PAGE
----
- The Washington Times - Saturday, October 6, 2001

President Bush yesterday opened a divide with congressional Democrats by proposing to devote the entire $60 billion economic-stimulus package to tax relief rather than new spending.

Under pressure from Republicans and their allies to emphasize tax cuts in the latest response to economic damage done by the Sept. 11 terrorist attacks, the president in a Rose Garden statement said that he and Congress already have approved $60 billion in increased spending for defense, security, disaster relief and airline rescue, so any additional measures should focus on tax cuts.

"In order to stimulate the economy, Congress doesn't need to spend any more money; what they need to do is to cut taxes," he said. "I propose that the United States Congress, as quickly as possible, pass tax relief equal to or a little bit greater than the monies that we have already appropriated."

In a gesture to Democrats, however, Mr. Bush said the tax package should include a rebate or credit for Social Security taxes paid by about 30 million low-income taxpayers who missed out on this summer's $300-to-$600 tax rebates because they do not earn enough to pay income taxes. That proposal would take up about one-third of any $60 billion package.

The payroll-tax rebate idea is opposed by some conservative Republicans but is a favorite of former Clinton Treasury Secretary Robert E. Rubin. He points out that low-income consumers are strongly inclined to spend their tax rebates and that higher-income taxpayers mostly have been saving the rebates they received in recent weeks, providing little stimulus to the economy.

Congressional Democratic leaders also support some limited tax breaks for businesses. But they want to devote about half the stimulus bill to beefed-up spending on everything from unemployment and health benefits for laid-off workers to the building of roads, schools, bridges and even weatherization projects.

"I fear that some of the more extreme voices in the Congress are now pressuring the administration to take a more divisive approach to the stimulus legislation," said Senate Majority Leader Tom Daschle, South Dakota Democrat. Democrats were rankled in part because Mr. Bush chose to break the news after Congress had recessed and most legislators had left town yesterday.

"We need to resist those partisan influences and continue to take the best ideas advanced by both parties," Mr. Daschle said.

Republicans were delighted with the president's new emphasis on tax cuts.

"President Bush clearly has focused on measures that will truly be helpful to our sagging economy," said House Majority Whip Tom DeLay, Texas Republican. "Since there has been no shortage of government spending in recent weeks, Congress must now focus on providing a new round of tax relief."

Mr. DeLay and other Republican leaders have been disappointed, however, that Mr. Bush has not endorsed a cut in capital-gains tax rates, a measure strongly opposed by Democrats.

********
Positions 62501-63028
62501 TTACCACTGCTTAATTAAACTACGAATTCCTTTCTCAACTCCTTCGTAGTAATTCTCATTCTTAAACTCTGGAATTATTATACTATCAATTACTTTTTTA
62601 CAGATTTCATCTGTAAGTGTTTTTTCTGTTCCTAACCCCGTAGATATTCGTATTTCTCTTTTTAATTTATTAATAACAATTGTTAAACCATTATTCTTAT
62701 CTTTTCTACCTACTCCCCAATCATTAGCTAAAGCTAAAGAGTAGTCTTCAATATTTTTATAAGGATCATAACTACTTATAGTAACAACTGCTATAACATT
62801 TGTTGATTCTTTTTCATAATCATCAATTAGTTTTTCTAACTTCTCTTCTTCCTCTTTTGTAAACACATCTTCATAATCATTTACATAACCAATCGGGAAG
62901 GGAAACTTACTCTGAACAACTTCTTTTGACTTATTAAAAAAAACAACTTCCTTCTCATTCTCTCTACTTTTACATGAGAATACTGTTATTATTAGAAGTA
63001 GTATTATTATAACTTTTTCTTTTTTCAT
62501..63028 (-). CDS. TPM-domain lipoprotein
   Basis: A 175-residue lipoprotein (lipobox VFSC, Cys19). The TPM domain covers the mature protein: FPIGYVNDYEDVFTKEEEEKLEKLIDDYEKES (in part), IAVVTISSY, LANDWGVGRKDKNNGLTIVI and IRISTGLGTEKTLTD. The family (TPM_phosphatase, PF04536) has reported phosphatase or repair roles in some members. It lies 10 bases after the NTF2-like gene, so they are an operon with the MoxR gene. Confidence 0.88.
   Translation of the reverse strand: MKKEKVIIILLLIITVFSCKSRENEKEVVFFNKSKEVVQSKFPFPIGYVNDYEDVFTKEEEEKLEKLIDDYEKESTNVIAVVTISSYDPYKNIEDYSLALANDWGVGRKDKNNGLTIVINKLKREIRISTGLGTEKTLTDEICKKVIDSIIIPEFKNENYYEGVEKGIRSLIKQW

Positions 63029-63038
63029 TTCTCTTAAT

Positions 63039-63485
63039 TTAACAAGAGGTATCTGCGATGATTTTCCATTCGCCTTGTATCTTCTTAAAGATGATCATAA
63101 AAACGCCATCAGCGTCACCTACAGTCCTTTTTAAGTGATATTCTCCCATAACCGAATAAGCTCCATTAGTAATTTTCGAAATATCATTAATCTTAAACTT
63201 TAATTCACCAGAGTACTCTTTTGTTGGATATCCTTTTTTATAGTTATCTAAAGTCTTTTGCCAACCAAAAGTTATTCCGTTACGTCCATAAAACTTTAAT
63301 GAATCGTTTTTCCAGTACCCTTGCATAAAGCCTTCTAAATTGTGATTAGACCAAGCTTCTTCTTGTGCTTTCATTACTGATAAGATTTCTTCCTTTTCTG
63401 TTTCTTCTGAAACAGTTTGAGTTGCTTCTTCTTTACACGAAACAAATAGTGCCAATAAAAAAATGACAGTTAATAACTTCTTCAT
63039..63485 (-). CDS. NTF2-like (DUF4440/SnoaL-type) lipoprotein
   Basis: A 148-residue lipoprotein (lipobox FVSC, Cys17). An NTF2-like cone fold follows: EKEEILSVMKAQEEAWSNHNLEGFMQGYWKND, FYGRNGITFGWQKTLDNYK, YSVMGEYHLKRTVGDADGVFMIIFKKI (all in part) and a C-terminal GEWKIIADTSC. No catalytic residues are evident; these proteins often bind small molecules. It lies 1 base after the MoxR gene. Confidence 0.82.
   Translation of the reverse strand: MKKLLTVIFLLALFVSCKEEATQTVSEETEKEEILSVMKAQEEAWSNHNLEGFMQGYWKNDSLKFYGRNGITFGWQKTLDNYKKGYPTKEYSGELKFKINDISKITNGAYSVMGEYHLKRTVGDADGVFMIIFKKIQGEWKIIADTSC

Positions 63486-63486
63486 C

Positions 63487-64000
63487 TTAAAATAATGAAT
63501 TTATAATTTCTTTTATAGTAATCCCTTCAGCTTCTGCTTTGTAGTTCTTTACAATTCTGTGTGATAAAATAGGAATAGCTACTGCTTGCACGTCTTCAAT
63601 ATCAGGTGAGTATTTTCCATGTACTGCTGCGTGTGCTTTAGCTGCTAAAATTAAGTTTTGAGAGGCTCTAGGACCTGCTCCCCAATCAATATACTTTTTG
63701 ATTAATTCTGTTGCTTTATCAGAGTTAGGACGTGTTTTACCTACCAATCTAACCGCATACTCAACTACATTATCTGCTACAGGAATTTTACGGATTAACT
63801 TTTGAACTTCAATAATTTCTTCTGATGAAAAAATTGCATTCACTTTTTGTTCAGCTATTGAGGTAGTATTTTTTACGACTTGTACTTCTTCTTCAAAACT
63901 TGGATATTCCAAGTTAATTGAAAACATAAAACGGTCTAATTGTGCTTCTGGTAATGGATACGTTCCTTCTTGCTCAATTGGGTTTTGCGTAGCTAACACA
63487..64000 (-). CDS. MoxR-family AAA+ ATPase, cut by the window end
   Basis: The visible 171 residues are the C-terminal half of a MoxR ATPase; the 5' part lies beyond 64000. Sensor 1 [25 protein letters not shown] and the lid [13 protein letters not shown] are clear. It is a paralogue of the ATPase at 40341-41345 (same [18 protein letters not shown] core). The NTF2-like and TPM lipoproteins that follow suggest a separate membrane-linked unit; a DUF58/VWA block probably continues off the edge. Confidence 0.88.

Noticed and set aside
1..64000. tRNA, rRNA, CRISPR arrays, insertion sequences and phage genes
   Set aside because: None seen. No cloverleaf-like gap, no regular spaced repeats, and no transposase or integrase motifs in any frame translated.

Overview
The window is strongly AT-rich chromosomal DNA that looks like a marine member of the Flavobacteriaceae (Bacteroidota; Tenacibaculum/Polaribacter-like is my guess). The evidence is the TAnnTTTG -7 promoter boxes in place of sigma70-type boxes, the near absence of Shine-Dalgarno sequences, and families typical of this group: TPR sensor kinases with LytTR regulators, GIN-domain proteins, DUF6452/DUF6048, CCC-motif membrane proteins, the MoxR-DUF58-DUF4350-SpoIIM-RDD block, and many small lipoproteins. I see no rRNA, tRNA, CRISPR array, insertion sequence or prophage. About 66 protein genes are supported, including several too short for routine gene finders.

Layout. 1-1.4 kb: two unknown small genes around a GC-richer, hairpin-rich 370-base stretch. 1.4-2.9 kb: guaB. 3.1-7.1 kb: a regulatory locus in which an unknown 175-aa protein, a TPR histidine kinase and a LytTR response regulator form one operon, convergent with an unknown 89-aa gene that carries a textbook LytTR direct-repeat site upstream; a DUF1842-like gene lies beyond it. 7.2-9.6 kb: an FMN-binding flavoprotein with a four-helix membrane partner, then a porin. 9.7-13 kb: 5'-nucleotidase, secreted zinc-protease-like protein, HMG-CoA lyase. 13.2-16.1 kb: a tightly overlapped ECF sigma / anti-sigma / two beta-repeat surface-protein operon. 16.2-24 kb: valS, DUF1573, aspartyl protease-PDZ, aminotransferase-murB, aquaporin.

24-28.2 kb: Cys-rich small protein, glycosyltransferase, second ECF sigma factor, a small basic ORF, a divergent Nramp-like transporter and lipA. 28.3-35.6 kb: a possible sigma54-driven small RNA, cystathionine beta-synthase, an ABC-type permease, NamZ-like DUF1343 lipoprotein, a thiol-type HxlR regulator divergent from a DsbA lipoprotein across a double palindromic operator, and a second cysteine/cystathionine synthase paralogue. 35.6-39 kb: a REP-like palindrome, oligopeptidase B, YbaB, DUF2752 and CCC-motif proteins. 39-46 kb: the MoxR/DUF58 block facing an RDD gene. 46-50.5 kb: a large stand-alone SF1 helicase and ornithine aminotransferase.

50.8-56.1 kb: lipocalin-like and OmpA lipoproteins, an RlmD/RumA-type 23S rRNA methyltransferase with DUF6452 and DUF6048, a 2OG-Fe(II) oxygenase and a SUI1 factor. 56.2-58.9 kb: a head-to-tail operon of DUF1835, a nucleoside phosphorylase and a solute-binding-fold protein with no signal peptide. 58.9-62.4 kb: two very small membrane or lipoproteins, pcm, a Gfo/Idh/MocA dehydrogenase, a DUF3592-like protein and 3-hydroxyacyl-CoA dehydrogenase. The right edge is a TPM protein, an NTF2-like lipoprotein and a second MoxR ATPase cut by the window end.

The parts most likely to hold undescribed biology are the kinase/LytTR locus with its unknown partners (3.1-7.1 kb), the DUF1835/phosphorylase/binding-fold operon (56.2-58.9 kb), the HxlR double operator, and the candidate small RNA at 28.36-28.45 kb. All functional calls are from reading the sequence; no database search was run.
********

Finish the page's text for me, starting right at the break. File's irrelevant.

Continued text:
Both parties agreed to enact a $60 billion to $75 billion stimulus package, lasting from one to three years, after getting the endorsement of Federal Reserve Chairman Alan Greenspan and Mr. Rubin, who said in a closed-door meeting this week that it was urgently needed to revive the economy from a widely predicted recession.

Some areas of consensus on tax cuts appear to be emerging, such as to give small businesses more immediate write-offs for their purchases of equipment such as computers and security systems. Mr. Greenspan urged such expanded investment write-offs to help reverse a slump in business spending on technology and other investments in the past year.

Mr. Bush also moved toward Democrats on Thursday by proposing $6 billion of increased unemployment and health benefits for workers laid off as a result of the attacks.

But Democrats say that proposal is too limited. They want to expand coverage to all unemployed workers, including those who lost their jobs before the attacks and some part-time and contingent workers who don't currently qualify for jobless benefits.

The president and congressional Republicans would like to use the stimulus package, which along with the already-approved spending measures would entirely deplete this year's budget surplus, to accelerate the phase-in of tax-rate reductions approved this spring and to provide new tax cuts for businesses hit hard by a collapse of profits in the past year.

Mr. Bush yesterday proposed specifically to do away with the alternative minimum tax that corporations must pay if existing tax deductions otherwise would enable them to escape paying taxes. Republicans believe this would help businesses deal with depressed profits and boost their stock prices, but Democrats balk at the idea of allowing businesses to avoid paying taxes.

The prospect of a sizable package with significant tax relief for businesses gave a lift to stock prices this week and helped the stock market pull back from a loss yesterday. The Dow Jones Industrial Average finished up 59 points after initially losing 100 points earlier in the day.

In part out of hopes that the massive infusion of spending and tax cuts Congress is readying will help pull the economy out of recession, the blue-chip index has recouped about a third of its record loss in the first week of trading after the attacks.

John Godfrey and Dave Boyer contributed to this report.

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